Wellness Programs: What’s Working, What’s Not

With losing weight and becoming more fit being common New Year’s resolutions, I thought everyone might like some food for thought on Wellness Programs, particularly what is working and what is not.

While dramatic changes in wellness initiatives have been occurring for more than a decade, savvy employers continue to experiment with new models in the quest for lowering health care and Workers’ Compensation costs, reducing absenteeism and improving productivity. Now, as the Affordable Care Act (ACA) is being implemented, there is even more interest in determining if such programs achieve the intended effect of healthier employees and lower healthcare costs.

Some studies have lauded the effectiveness of workplace wellness programs; yet, others have cast doubt on cost savings and the sustainability of the efforts. A recent highly publicized study by the Rand Corporation evaluated the cost impact of the lifestyle and disease management components of PepsiCo’s wellness program, Healthy Living. The disease management program focuses on helping workers manage chronic conditions, such as diabetes, heart disease and asthma while the lifestyle program encourages workers to live healthier through activities focusing on weight loss, smoking cessation, stress management, nutrition and fitness.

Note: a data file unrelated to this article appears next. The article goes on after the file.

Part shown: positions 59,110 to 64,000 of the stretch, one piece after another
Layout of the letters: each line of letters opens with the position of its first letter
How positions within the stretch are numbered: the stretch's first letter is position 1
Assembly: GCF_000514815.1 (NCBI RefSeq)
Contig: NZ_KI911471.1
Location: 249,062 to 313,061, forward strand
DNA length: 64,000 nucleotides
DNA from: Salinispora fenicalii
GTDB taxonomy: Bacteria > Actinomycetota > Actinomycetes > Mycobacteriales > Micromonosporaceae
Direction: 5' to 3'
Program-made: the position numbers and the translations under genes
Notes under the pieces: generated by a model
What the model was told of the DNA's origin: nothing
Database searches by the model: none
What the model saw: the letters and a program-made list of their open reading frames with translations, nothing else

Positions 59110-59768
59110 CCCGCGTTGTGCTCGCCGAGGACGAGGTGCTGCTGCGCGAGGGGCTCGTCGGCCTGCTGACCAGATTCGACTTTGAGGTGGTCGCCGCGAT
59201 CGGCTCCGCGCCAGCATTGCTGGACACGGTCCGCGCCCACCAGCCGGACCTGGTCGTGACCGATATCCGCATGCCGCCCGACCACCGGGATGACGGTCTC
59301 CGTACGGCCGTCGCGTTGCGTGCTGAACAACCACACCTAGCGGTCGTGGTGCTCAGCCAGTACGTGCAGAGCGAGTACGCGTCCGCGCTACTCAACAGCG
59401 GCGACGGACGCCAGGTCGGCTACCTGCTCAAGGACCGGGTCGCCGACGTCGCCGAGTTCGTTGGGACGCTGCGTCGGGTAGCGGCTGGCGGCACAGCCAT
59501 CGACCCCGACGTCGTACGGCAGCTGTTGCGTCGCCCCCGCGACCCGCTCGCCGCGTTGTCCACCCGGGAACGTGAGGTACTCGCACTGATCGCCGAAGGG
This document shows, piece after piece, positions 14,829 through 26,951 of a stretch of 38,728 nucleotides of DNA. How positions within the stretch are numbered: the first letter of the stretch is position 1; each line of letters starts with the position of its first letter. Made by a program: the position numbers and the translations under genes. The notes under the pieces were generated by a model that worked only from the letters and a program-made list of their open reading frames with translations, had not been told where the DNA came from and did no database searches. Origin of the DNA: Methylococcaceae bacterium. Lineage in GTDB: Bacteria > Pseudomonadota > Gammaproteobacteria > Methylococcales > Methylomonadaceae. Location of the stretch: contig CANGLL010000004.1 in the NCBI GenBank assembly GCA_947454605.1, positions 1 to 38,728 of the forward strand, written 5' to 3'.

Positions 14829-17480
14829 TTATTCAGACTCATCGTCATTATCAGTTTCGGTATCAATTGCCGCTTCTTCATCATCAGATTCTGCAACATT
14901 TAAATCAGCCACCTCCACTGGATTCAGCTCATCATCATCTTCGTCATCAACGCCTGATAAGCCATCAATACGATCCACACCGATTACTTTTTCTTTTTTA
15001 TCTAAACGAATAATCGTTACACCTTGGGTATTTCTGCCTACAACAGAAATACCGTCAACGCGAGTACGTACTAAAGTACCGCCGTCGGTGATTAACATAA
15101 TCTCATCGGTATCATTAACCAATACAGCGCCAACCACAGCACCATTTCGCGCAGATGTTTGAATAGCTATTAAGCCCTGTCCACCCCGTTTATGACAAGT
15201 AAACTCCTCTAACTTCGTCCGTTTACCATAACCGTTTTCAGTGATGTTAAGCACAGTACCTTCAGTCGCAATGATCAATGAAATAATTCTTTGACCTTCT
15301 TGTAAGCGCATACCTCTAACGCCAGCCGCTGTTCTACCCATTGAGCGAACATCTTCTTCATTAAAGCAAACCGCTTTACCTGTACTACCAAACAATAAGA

Providing an in-depth assessment of the experiences of over 67,000 workers during a more than seven-year period, the study offers insight into the cost effectiveness of the two aspects of the program. Almost all of the cost reductions came from the disease management component, saving $3.78 in health care costs for every $1 invested in the effort.

On the other hand, the lifestyle management component did not deliver returns that were much higher than the costs, only returning 48 cents for every dollar invested, mostly in modest reductions of absenteeism, not in reduced health costs. However, the employees who participated in both the disease management and lifestyle management components of the program generated the best results – an average reduction in annual health care costs of $1,920 per employee, primarily due to a 66% reduction in hospital admissions. This suggests that better targeting can improve the results of lifestyle management programs.

While the skeptics are quick to argue that the study proves wellness programs fall far short of their promise, in many ways, the results are not surprising. The disease management participants have high medical costs, including prescriptions, physician visits, and hospitalizations; thus, it is easier to realize savings when such costs can be managed. Conversely, it’s hard to cut costs for healthy employees who do not have high medical expenses and it’s impossible to measure how much future care is reduced or eliminated because of the program.

While the researchers conclude “�employers and policymakers should not take for granted that the lifestyle management components of the programs can reduce costs or lead to savings overall,” they note that reducing health care costs is just one of several motives for implementing workplace wellness programs. Other goals include improving the overall health of the workforce, attracting and retaining talent and reducing absenteeism and presenteeism.